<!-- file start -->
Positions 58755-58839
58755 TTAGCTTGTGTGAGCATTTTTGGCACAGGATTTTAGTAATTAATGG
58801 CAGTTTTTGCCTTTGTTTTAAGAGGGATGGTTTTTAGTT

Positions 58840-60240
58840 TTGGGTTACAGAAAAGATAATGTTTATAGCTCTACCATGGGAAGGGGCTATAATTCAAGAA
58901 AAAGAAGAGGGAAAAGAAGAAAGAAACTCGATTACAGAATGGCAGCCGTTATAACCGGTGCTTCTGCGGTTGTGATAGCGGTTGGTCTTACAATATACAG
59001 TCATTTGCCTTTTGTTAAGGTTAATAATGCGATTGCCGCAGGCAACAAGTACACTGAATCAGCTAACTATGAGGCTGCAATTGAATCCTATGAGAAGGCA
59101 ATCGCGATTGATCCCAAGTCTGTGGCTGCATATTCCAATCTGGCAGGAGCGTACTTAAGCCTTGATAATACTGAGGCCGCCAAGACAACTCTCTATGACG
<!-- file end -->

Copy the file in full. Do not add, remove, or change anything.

Positions 58755-58839
58755 TTAGCTTGTGTGAGCATTTTTGGCACAGGATTTTAGTAATTAATGG
58801 CAGTTTTTGCCTTTGTTTTAAGAGGGATGGTTTTTAGTT

Positions 58840-60240
58840 TTGGGTTACAGAAAAGATAATGTTTATAGCTCTACCATGGGAAGGGGCTATAATTCAAGAA
58901 AAAGAAGAGGGAAAAGAAGAAAGAAACTCGATTACAGAATGGCAGCCGTTATAACCGGTGCTTCTGCGGTTGTGATAGCGGTTGGTCTTACAATATACAG
59001 TCATTTGCCTTTTGTTAAGGTTAATAATGCGATTGCCGCAGGCAACAAGTACACTGAATCAGCTAACTATGAGGCTGCAATTGAATCCTATGAGAAGGCA
59101 ATCGCGATTGATCCCAAGTCTGTGGCTGCATATTCCAATCTGGCAGGAGCGTACTTAAGCCTTGATAATACTGAGGCCGCCAAGACAACTCTCTATGACG